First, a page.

Figure 3: Mean flows versus latitude and radius in a representative selection of ASH solar convection simulations. Panels a and b show internal rotation profiles, panel c shows the latitudinal variation of the specific entropy per unit mass, and panels d and e show meridional circulation patterns, with lines indicating the direction of the mass flux and colors indicating its sense (red for clockwise, blue for counter-clockwise).

Among the most remarkable triumphs of helioseismology is the inferred rotation profile of the solar interior (Figure 2). We have known for nearly two centuries that the surface of the Sun rotates differentially, with the rotation period increasing steadily from 25 days at the equator to about 36 days near the poles. Helioseismology now reveals that this rotation profile persists throughout the convection zone, with a sharp transition to nearly uniform rotation in the relatively quiescent radiative interior. The narrow transition layer is known as the solar tachocline (see below).

Shear, Magnetism and Global Circulations

The solar internal rotation profile inferred from helioseismology suggests that convection is be responsible for the differential rotation of the solar envelope. The convection zone rotates differentially whereas the radiative interior does not. Understanding how this rotation profile is established and maintained is one of the most compelling challenges of solar and stellar physics. HAO researchers face this challenge armed with several complementary numerical models, including 3D convection simulations and non-kinematic mean-field models that solve for mean flows as well as mean magnetic fields.

Such computer models indicate that the solar differential rotation comes about by means of a subtle nonlinear interplay between convective energy and momentum transport, rotational shear, axisymmetric circulations in the meridionial (radius-latitude) plane, and thermal gradients, meaning variations of temperature, density, pressure, and entropy with radius and latitude. The mean flows thus generated play an important role in the solar dynamo; rotational shear produces strong horizonal sheets and tubes of magnetic flux that ultimately emerge through the solar surface to form sunspots and active regions while the meridional circulation transports magnetic flux, thereby regulating the solar activity cycle (Figure 3).

Non-kinematic mean-field solar dynamo model image
Figure 4: Non-kinematic mean-field solar dynamo model showing torsional oscillations in the solar convection zone. Red and blue represent plasma flowing eastward and westward respectively. Panel a illustrates how the alternating bands of eastward and westward flow vary with latitude and time while Panel b>shows their variation with latitude and radius at one instant in time.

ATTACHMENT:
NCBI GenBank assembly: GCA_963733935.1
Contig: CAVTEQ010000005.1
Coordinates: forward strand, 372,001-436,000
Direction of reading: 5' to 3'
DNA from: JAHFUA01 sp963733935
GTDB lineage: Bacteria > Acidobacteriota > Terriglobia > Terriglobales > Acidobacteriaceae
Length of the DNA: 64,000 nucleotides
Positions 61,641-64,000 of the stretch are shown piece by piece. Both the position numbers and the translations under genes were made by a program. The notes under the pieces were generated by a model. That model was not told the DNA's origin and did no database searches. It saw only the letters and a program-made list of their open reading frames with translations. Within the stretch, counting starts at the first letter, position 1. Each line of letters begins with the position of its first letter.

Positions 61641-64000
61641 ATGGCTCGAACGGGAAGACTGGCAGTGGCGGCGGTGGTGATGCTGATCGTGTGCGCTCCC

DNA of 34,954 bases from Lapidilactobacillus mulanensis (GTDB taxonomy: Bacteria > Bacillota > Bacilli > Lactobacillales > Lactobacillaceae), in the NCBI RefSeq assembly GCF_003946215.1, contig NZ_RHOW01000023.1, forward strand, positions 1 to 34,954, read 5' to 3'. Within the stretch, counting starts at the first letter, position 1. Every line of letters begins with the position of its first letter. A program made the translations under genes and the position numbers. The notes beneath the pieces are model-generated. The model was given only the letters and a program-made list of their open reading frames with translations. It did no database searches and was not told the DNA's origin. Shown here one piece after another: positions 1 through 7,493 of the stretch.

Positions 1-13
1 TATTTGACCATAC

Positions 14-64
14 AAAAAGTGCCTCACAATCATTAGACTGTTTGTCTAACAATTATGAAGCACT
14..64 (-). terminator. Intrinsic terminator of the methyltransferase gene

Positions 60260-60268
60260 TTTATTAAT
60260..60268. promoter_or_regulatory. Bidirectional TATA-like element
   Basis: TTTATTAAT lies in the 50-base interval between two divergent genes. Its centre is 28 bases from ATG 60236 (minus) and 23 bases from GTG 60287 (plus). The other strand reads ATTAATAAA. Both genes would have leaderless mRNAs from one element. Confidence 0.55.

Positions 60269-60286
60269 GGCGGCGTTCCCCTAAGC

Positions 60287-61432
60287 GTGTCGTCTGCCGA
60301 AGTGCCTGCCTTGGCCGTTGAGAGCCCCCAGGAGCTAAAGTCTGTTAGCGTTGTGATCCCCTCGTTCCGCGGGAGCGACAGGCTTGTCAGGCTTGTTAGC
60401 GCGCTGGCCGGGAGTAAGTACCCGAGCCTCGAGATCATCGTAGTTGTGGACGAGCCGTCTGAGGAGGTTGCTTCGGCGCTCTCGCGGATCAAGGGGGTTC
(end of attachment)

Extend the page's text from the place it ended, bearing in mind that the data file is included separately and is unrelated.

Magnetism generated by convection, rotational shear, and meridional circulations can feed back on these flows in subtle and interesting ways, providing further clues into the origins and manifestations of solar magnetic activity. A notable example are the torsional oscillations; alternating bands of faster and slower rotation that drift toward the solar equator through the course of the solar activity cycle. HAO's non-kinematic mean-field dynamo models suggest that these originate by means of the combined influence of magnetic stresses and enhanced radiation in photospheric active regions (Figure 4).

The Solar Tachocline

One of the most striking features of the solar internal profile inferred from helioseismology is the solar tachocline; the sharp transition region between the differentially rotating convective envelope and the uniformly rotating radiative interior. The significance of the solar tachocline far outweighs its relatively small spatial extent. Although it only spans a few percent of the solar interior by radius, this is where sunspots and related active regions in the solar photosphere are thought to originate. Furthermore, the tachocline regulates the interaction between the convection zone and the deeper solar interior, with important implications for the rotational and compositional history of the Sun over its five billion year lifetime.

Embedded magnetic flux image
Figure 5: When a longitudinal band of magnetic flux is embedded in a region where the rotation rate varies with latitude, the band will tend to tip under certain conditions. The images above show a computer simulation of such a tipping instability. The left image shows the magnetic field after an initially east-west oriented band has tipped, with orange and blue denoting eastward and westward magnetic flux. The center and right panels show the velocity in the longitudinal direction and the vorticity variation associated with the tipping of the bands.